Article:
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On 28th August the Motley Fool posted an article entitled 3 Reasons the Dow Chemical Company’s Stock Could Fall. It wouldn’t be hard to imagine that Dow’s refusal to address the Legacy of Bhopal would be one of those reasons and, in fact, this article lists it as the number one!
The Motley Fool says: ‘Unfortunately, Dow Chemical hasn’t taken responsibility for its subsidiary’s actions 30 years later — and it takes a rather arrogant stance against the Indian legal system.
‘The company doesn’t once mention the word “Bhopal” in its most recent 10-K (annual report to the Securities & Exchanges Commission). Instead, it lists UCC’s potential to have more asbestos-related suits (pending and future claims totaled $501 million at the end of 2013) filed against it in the United States (from the past 30 years) as its most likely source of legal action in the near term. There may not be much the company can do three decades after Bhopal, but there are still thousands living with permanent disabilities related to the disaster. Should international courts get involved with increased interest during the upcoming 30-year mark, then Dow Chemical could be forced to pay settlement fees, fines, or into a fund for the disaster.’
Interestingly, despite Dow’s claims to the SEC, the US asbestos related suits will NOT be its next legal action.
In fact Dow is summonsed to appear in the Chief Judicial Magistrates Court in Bhopal, on 12th November, where it must explain why it does not produce UCC to face the criminal charges outstanding against it (culpable homicide).
But, we believe that the Dow Chemical Company might actually perform better, financially-speaking, by taking a temporary hit on its share price.
A company this size can easily afford to settle all of the claims relating to the disaster- and then, later, profit from the increased good will toward it especially in the Indian market. In the meantime, Dow is already being harmed in material ways, the impacts of which are steadily increasing, although Dow’s management seems to be doing a fine job of keeping this reality away from its stakeholders.
This spring Dow excluded a shareholder resolution on the issue even though shareholders, including a US based investment fund, presented a body of evidence of the increasing financial, operational and reputational impact of Bhopal upon Dow. Dow management were able to get the resolution excluded from Securites & Exchange Commission 2014 proxy materials, just three days before they were due to be published.
To summarise, findings presented by shareholders to the SEC:
1. Bhopal has prevented Dow from pursuing a $5 billion strategic investment in India, whose specialty chemical sector is predicted to grow 17% annually and become the 4th largest market globally over the next decade.
2. Dow’s own documents show that the company has lost at least $300 million in Indian between 2008-16 due to Bhopal.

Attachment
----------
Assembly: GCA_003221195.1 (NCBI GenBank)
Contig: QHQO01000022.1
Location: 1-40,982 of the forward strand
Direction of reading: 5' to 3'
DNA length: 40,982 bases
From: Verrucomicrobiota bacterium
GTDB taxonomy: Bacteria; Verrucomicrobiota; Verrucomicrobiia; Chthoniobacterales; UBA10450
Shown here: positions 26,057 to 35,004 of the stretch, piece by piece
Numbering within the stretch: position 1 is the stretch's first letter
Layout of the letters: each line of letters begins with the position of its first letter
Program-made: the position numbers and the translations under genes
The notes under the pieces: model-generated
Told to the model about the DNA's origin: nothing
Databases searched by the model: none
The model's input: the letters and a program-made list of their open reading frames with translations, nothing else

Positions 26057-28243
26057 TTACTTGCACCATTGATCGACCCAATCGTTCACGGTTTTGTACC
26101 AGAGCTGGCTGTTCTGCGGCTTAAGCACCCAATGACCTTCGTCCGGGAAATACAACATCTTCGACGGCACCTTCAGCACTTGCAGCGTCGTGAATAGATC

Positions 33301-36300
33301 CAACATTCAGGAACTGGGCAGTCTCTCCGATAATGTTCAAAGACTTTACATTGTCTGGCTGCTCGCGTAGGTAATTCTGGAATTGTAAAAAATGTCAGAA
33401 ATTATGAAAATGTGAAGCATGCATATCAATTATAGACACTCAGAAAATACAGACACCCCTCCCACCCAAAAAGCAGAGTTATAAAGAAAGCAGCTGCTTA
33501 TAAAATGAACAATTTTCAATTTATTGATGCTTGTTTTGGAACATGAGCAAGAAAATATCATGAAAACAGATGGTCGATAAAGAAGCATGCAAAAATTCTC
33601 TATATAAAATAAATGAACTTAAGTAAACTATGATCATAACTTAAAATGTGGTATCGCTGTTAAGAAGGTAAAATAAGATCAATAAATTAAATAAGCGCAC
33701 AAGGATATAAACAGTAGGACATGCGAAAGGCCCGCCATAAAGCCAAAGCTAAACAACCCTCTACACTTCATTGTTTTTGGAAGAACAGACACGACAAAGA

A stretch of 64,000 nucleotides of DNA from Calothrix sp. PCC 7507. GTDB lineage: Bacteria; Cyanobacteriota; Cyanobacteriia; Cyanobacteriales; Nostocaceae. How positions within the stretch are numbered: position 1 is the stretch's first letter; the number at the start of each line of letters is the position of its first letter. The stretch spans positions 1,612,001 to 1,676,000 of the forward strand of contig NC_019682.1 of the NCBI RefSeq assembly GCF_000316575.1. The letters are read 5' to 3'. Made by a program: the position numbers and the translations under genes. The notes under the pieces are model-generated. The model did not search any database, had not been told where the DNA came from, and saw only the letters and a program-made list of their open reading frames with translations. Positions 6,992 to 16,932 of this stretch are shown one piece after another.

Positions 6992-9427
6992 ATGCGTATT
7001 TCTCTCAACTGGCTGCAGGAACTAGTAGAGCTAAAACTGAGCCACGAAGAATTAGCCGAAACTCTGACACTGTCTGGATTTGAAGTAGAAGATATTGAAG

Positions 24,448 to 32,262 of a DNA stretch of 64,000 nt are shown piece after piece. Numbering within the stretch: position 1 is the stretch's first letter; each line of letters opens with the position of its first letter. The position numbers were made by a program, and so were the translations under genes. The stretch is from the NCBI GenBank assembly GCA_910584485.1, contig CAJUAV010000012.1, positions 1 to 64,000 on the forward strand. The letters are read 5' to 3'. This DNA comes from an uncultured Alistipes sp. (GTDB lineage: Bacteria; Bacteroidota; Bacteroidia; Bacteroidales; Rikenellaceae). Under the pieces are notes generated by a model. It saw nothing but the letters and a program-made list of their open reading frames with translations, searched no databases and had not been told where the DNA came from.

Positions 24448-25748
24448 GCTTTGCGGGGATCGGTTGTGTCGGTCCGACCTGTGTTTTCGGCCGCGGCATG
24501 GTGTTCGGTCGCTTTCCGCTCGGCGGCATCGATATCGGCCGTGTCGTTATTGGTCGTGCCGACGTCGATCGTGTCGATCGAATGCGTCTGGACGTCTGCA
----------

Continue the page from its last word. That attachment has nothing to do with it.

3. The Bhopal legacy has caused Dow’s Core Brand rating to fall 300% in six years, during which time Dow has made it into the top 20 corporations targeted by activists globally.
4. Dow management continues to mislead shareholders and regulatory authorities by denying that Bhopal is causing any financial, operational or reputational impact upon the company.
For these reasons, the Motley Fool article should be taken as a timely warning to all investors and shareholders.
This December marks two very important anniversaries. Whilst one marks the day where thousands of lives would be irreversibly and tragically changed, the other marks the publication of the Bhopal Medical Appeal’s first appeal, exactly ten years after the 1984 explosion at the Union Carbide pesticide factory in Bhopal.
As Tim Edwards, the Executive Trustee of the Bhopal Medical Appeal, writes in the BMA’s latest letter to supporters, ‘Publication was risked on the wavering hope that this was not a world without care. Nothing really prepared us for what happened in the following days. People from all over Britain responded in such numbers that our volunteers were entirely overwhelmed.’
Since this first appeal, 20 years ago, the funds generated by our supporters kindness and generosity have helped open and sustain the Sambhavna Clinic and the Chingari Trust Rehabilitation Centre in Bhopal. Our supporters should take pride in what they have accomplished, with their help we hope that these clinics will continue to help those in Bhopal who still suffer from the ongoing affects and contamination of a disaster that continues to take its toll.
In Tim’s most recent letter he thanks all our supporters and donors who in some way have been a part of the success of these clinics, giving a short recap of the history of the Sambhavna clinic and its necessitated importance to the gas survivors, and their families, in Bhopal. He also provides a brief glimpse to what supporters can expect in our much anticipated Autumn Newsletter, which will look back at the developments and achievements in Bhopal that would never have been made possible if it weren’t for all those who have made contributions to the Bhopal Medical Appeal.
This December will mark the 30th Anniversary of the Union Carbide factory disaster in Bhopal. If you would like to find out more about our plans for the anniversary, or if you would like to support us or get involved please contact us here.
On the 15th of August children, teachers, staff and family members at the Chingari trust celebrated Independence day commemorating the India’s independence from the British Empire on the 15th August 1947. some of the children at Chingari were chosen to march in a procession before the national flag was hoisted by Apa and Didi (Rashida Bee and Champa Devi Shukla). There followed a small speech by Apa and Didi and an educational and cultural programme for the children. This featured a a song sung by Zaid and Kasheesh, a group performance by Alisha, Kausar and Afreen and a tabla (percussion instrument) performance by one of the Chingari children, Devesh, who played the tabla in five different styles. To finish of the celebrations a small skit on patriotism, where Shifon played the character of a soldier fighting for his country. all the celebrations were accompanied by refreshments for the children. Videos of some of the festivities can be seen below.